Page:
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Obesity, A Growing Problem

There are two sides to every coin. For the first time, the number of people who are hungry in this world is roughly equal to the number of people who are overweight.  While these individuals appear very different on the outside, they have one very important thing in common.  They are both malnourished.

Overweight or obese individuals hundreds of years ago signified wealth and prosperity, as these individuals had access to an abundance of quality food.  Today, individuals who are overweight are more often nutritionally starving themselves and thus in poor health.  Foods consumed are calorie dense and poor nutrient quality.  Overtime, a pattern of eating suboptimal nutrition will lead to morbidity and mortality.  Research indicates obesity can shorten a person’s life span by 10 years–comparable to the decrease in years of life from smoking.

Last week  the American Medical Association (AMA) ruled to classify obesity as a disease instead of being classified as a condition.  With 7 out of 10 adults and 3 out of 10 children being overweight and an estimated 95 million american adults and children being obese, it is safe to say a large number of people are going to need treatment.

A continued global effort is being made to fight hunger and eliminate disease that results from lack of quality food.   Similar efforts should focus on fighting obesity and eliminating the resulting disease epidemics of type II diabetes, cancer and heart disease.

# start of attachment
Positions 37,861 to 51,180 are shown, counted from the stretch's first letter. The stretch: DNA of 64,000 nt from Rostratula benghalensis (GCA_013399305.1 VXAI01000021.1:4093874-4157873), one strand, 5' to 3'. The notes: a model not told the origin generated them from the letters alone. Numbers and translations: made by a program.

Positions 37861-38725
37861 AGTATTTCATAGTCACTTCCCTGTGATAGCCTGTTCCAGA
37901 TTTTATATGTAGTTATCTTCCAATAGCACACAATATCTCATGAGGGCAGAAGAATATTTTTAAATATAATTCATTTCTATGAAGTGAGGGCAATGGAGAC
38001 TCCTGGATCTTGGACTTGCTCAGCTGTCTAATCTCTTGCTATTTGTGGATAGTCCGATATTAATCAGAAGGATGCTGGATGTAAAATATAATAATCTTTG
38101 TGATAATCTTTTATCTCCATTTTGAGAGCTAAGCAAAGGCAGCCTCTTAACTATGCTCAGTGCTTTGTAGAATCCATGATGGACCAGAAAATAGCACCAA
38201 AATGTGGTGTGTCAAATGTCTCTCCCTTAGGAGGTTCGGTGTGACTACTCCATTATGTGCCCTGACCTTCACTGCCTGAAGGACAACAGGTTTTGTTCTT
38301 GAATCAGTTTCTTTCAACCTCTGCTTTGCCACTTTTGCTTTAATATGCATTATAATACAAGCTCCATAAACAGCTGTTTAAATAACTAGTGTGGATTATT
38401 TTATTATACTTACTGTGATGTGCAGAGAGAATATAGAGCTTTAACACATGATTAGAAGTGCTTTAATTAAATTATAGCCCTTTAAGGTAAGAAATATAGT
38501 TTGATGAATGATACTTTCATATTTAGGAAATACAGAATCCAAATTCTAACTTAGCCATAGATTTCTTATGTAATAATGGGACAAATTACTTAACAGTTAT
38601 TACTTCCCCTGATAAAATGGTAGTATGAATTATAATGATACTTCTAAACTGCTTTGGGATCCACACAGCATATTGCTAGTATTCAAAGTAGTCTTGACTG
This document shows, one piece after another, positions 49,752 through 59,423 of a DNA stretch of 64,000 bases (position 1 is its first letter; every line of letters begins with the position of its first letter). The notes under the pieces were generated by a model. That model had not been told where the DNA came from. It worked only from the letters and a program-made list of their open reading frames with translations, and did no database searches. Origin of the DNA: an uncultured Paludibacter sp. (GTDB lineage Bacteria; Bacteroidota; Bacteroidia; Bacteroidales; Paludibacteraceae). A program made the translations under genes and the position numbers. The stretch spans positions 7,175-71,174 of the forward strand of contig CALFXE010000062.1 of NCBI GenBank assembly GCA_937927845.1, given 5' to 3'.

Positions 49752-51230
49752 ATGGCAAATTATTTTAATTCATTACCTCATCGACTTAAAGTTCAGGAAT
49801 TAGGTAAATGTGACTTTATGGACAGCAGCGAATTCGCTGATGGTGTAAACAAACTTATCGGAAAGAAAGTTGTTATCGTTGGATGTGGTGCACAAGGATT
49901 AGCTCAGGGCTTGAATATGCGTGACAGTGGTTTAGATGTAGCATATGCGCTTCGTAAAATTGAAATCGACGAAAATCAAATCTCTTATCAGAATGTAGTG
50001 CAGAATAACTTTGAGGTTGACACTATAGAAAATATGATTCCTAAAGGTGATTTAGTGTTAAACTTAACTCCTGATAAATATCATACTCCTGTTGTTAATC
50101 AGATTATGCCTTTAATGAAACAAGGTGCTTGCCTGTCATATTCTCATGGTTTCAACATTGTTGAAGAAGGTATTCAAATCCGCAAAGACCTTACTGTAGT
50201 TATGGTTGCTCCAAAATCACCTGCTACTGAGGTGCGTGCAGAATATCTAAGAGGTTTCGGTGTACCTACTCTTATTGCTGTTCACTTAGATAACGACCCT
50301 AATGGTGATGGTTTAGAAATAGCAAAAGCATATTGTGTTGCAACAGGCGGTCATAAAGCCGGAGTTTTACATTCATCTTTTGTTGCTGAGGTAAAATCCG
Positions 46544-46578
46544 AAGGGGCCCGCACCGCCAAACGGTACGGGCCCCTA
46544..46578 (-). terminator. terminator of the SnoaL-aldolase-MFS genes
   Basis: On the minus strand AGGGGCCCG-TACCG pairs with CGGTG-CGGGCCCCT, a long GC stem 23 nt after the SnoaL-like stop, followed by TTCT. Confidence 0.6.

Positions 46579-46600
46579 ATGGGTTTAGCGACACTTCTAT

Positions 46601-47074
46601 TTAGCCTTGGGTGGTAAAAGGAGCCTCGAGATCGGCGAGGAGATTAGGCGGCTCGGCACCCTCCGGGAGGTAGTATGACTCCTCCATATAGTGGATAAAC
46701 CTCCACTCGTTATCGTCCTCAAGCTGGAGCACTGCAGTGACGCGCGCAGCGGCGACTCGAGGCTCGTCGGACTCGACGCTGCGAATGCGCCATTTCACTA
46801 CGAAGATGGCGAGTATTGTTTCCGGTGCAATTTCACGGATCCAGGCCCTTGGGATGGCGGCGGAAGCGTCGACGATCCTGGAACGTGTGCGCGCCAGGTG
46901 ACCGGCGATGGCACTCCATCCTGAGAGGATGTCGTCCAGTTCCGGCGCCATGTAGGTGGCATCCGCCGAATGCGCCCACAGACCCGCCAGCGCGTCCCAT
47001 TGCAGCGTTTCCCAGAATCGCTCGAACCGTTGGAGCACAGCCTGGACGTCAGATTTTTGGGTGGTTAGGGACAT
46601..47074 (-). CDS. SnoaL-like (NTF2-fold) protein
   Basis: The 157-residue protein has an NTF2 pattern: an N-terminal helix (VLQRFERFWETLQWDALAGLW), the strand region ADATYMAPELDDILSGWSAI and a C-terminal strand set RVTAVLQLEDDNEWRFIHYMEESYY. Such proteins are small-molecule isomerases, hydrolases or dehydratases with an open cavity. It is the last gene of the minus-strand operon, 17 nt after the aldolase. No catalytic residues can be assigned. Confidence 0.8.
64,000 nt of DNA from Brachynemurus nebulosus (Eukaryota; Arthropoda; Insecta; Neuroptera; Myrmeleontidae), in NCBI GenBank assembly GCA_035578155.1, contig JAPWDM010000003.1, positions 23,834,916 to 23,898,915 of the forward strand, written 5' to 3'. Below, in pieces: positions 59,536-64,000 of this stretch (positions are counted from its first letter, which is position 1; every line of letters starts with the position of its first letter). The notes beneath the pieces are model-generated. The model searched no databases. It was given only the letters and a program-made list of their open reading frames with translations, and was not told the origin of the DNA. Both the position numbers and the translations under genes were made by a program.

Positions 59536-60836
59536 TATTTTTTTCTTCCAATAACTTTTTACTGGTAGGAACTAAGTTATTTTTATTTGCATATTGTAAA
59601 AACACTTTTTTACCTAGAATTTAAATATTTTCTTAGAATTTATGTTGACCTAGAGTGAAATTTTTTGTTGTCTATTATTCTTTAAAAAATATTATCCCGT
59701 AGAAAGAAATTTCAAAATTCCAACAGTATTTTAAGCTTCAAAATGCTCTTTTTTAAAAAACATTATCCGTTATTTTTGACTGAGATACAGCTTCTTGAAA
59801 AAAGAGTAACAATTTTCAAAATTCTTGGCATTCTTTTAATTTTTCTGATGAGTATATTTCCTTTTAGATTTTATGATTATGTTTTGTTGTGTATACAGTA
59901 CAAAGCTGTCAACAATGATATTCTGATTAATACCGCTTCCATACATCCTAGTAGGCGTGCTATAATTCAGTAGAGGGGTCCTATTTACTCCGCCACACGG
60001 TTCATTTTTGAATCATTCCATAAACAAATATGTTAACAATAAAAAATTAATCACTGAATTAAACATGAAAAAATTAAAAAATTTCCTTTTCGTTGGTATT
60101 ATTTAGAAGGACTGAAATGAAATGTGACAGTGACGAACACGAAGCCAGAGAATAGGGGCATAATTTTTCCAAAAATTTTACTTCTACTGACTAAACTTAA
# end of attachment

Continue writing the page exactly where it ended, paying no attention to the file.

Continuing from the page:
There are many more than 2 sides of a coin as to why there is an obesity epidemic. Some explanations include poor food quality, an abundance of processed, packaged food, sedentary lifestyle, economic and social status, and availability of calorie dense food and beverages.  This post is not to argue why there is an obesity epidemic or whether or not it should be classified as a disease but to acknowledge obesity is a growing problem that needs to be addressed.  Regardless of why, obesity is on the rise and the fight against it starts with personal responsibility.   Start today by taking the first step to improving your health.

You must take personal responsibility. You cannot change the circumstances, the seasons, or the wind, but you can change yourself. ~Jim Rohn

Copyright © Jaime Coffey Martinez, MS RD    Nutrition CPR, LLC

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